Last updated

Bhogi fire.jpg
Bhogi fire at Sri Balakrishna Towers, Gorantla, Guntur
Official nameBhogi
Also calledBhōgi, Lōhri
Observed by Hindus in South India, Sri Lanka, Singapore, Malaysia, Indonesia [1]
TypeSeasonal, traditional
SignificanceMidwinter festival
DateLast day of Agrahayana month of Hindu calendar
2022 dateJanuary 14
Related to Makar Sankranti
Bihu (Bhogali / Magh / Bhogi in Tamil,Telugu)

Bhogi (Kannada : ಭೋಗಿ,Telugu : భోగి,Tamil : போகி) is the first day of the four-day Pongal Festival (பொங்கல் திருவிழா) Makar Sankranti (ಮಕರ ಸಂಕ್ರಾಂತಿ, మకర సంక్రాంతి) festival. It falls on last day of Agrahāyaṇa or Mārgaśīrṣa month of Hindu Solar Calendar. According to the Gregorian calendar, it is usually celebrated on 13 January. It is a festival celebrated widely in Tamil Nadu, Andhra Pradesh, Telangana, Karnataka and Maharashtra. [2] [3]

On Bhogi, people discard old and derelict things and concentrate on new things causing change or transformation. At dawn, people light bonfires with logs of wood, other solid-fuels, and wooden furniture at home that are no longer useful. This marks the end of the year's accounts and the beginning of new accounts on the first day of the harvest on the following day. Like other festivals, Pongal and Lohri, Bhogi is also dedicated to Lord Indra [4] [5] [6]

See also

Related Research Articles

New Year The beginning of another calendar year

New Year is the time or day currently at which a new calendar year begins and the calendar's year count increments by one. Many cultures celebrate the event in some manner. In the Gregorian calendar, the most widely used calendar system today, New Year occurs on January 1. This was also the first day of the year in the original Julian calendar and the Roman calendar.

Diwali Indian festival of lights

Diwali is a festival of lights and one of the major festivals celebrated by Hindus, Jains, and Sikhs. The festival usually lasts five days and is celebrated during the Hindu lunisolar month Kartika. One of the most popular festivals of Hinduism, Diwali symbolizes the spiritual "victory of light over darkness, good over evil, and knowledge over ignorance". The festival is widely associated with Lakshmi, goddess of prosperity, with many other regional traditions connecting the holiday to Sita and Rama, Vishnu, Krishna, Yama, Yami, Durga, Kali, Hanuman, Ganesha, Kubera, Dhanvantari, or Vishvakarman. Furthermore, it is, in some regions, a celebration of the day Rama returned to his kingdom Ayodhya with his wife Sita and his brother Lakshmana after defeating Ravana in Lanka and serving 14 years of exile.

Pongal (festival) Tamil Hindu harvest festival (mid January)

Pongal, is also referred to as Thai Pongal, is a multi-day Hindu harvest festival celebrated by Tamils in India and Sri Lanka. It is observed at the start of the month Tai according to Tamil solar calendar, and this is typically about January 14. It is dedicated to the Hindu sun god, the Surya, and corresponds to Makar Sankranti, the harvest festival under many regional names celebrated throughout India. The three days of the Pongal festival are called Bhogi Pongal, Surya Pongal and Maattu Pongal. Some Tamils celebrate a fourth day of Pongal as Kaanum Pongal.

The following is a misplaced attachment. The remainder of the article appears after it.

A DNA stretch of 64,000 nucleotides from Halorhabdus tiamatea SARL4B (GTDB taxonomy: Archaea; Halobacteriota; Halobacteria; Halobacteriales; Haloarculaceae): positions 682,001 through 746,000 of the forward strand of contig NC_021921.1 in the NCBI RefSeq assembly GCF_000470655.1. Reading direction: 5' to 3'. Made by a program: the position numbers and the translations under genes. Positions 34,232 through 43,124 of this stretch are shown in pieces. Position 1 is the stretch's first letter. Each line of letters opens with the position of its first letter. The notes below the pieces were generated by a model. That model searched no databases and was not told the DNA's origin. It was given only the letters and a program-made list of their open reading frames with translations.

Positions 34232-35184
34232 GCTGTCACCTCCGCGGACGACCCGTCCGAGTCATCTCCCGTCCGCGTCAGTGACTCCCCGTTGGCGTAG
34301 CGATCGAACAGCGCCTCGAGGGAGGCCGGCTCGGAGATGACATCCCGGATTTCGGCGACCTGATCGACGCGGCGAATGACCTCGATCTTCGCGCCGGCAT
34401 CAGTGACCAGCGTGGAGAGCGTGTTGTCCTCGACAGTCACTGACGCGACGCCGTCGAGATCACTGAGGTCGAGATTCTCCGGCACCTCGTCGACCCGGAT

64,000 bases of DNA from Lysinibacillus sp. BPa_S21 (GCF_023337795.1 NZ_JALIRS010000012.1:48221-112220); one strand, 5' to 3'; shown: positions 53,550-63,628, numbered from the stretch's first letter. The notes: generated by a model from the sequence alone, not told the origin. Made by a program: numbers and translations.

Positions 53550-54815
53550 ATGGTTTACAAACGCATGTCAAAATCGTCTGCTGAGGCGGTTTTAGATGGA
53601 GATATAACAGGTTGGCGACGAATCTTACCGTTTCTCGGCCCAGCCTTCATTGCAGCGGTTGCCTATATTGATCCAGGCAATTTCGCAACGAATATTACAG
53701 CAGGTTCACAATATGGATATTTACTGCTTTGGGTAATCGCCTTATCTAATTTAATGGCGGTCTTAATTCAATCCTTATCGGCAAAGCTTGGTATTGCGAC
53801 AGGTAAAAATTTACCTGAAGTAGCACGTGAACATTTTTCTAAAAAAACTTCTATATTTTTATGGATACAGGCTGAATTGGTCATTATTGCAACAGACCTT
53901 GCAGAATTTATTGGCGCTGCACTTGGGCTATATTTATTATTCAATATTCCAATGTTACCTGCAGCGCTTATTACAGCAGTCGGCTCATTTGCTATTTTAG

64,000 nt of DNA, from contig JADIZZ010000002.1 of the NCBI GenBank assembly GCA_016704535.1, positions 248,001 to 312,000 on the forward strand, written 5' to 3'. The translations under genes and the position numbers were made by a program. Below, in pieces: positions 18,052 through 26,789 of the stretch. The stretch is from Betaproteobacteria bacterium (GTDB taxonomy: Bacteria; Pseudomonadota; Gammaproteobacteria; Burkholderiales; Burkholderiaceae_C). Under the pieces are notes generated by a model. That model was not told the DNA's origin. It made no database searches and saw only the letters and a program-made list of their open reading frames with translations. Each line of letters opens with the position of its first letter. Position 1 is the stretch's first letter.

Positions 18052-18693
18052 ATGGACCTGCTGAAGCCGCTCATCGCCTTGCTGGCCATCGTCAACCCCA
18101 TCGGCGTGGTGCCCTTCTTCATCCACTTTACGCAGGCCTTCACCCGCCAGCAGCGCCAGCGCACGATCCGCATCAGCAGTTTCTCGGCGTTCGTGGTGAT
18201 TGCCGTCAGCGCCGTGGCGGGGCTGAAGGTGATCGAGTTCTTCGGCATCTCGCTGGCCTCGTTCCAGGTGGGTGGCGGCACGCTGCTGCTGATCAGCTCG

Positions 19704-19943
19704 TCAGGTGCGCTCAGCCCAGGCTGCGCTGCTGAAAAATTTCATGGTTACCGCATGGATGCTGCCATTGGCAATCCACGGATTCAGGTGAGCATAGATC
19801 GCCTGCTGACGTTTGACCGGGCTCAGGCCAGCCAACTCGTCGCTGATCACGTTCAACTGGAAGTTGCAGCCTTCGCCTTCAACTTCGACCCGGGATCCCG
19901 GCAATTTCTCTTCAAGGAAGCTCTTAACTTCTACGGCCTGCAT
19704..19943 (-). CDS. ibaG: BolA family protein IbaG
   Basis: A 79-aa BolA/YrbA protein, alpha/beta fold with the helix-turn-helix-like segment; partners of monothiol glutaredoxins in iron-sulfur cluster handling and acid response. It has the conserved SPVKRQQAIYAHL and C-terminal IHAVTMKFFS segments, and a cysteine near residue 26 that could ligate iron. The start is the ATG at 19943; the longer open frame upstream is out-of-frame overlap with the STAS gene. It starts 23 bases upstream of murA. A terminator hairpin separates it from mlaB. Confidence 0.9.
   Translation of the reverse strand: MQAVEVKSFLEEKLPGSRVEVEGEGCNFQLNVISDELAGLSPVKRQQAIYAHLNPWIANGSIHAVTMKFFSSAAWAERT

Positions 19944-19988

Makar Sankranti Hindu festival that reveres Surya (sun god)

Makara/Makar Sankranti or Uttarayan or Maghi or simply Sankranti, also known in Bangladesh and West Bengal as Poush Sankranti, and in Nepal as Maghe Sankranti, 'Sankranti' here means ‘transfer’, this day is considered as the transition day of Sun into Capricorn. Now the sun moves northwards in the Hindu calendar, dedicated to the deity Surya (sun), many native multi-day festivals are organised all over India. It is observed each year the day Sun enters the Capricorn zodiac which corresponds with the month of January as per the Gregorian calendar. It marks the first day of the sun's transit into Makara rashi (Capricorn).

Vaisakha is a month of the Hindu calendar that corresponds to April/May in the Gregorian Calendar. In Indian national calendar, Vaisakha is the second month of the year. It is the first month of the Vikram Samvat calendar, Odia calendar, Punjabi calendar, Assamese calendar and the Bengali calendar. This month lies between the second half of April and the first half of May. Regional calendars used in the Indian subcontinent have two aspects: lunar and solar. Lunar months begin with Chaitra and solar months start with Vaisakha Sankranti. However, regional calendars mark when the official new year is celebrated. In regions such as Maharashtra which begin the official new year with the commencement of the lunar year, the solar year is marked by celebrating Vaisakha Sankranti. Conversely, regions starting the new year with Vaisakha Sankranti, give prominence to the start of the lunar year in Chaitra. In Vedic calendar, it is called Madhav and in Vaishnav calendar, it is called Madhushudan month.

The Chitty, also known as the Chetty or Chetti Melaka, are a distinctive group of Tamil people found mainly in Melaka in Malaysia and Singapore, who are also known as the "Indian Peranakans" and have adopted Malay (mostly) and Chinese cultural practices whilst also retaining their Hindu faith and heritage. In the 21st century, their population stands at 2,000. The Chitty/Chetti community or Chettiar community, is from South India and are devout Hindus.

Karthika Deepam Hindu festival of lights

Karthigai Deepam, Thrikarthika or Karthikai Vilakkidu is a festival of lights that is observed by Hindus of Tamil Nadu, Kerala, Andhra Pradesh, Telangana, Karnataka and Sri Lanka. Tamil Nadu celebrates Karthigai Deepam as a traditional festival. It is a very ancient festival and is also celebrated in the neighboring states of Kerala, Andhra Pradesh and Karnataka. This festival is very important for Tamils all over the world. The full moon day of this Karthigai month is called Karthigai pournami. In Kerala, this festival is known as Thrikkarthika, celebrated to welcome Goddess Karthiyayeni Bhagavathi. In the rest of India, a related festival called Kartik Purnima is celebrated in a different date. It is celebrated in the name of 'Lakshabba' in the Nilgiris district of Tamil Nadu. The name of the festival born from the name of the god Kartikeya. In Tamil calendar the name of this month is Kārthikai (கார்த்திகை). In Telugu households of Andhra Pradesh, Telangana, Karthika Maasalu (month) is considered very auspicious. The Kartikai month starts on the day of Deepavali. From that day till the end of the month, oil lamps are lit every day. On Karthikai Pournami oil lamp with 365 wicks, prepared at home, are lit in Lord Shiva temples. Apart from that, on Kartikai Pournami fasting is observed till sunset, every day for the whole month. Swaminarayan Sampraday also celebrates this day with faith and fervor.[7]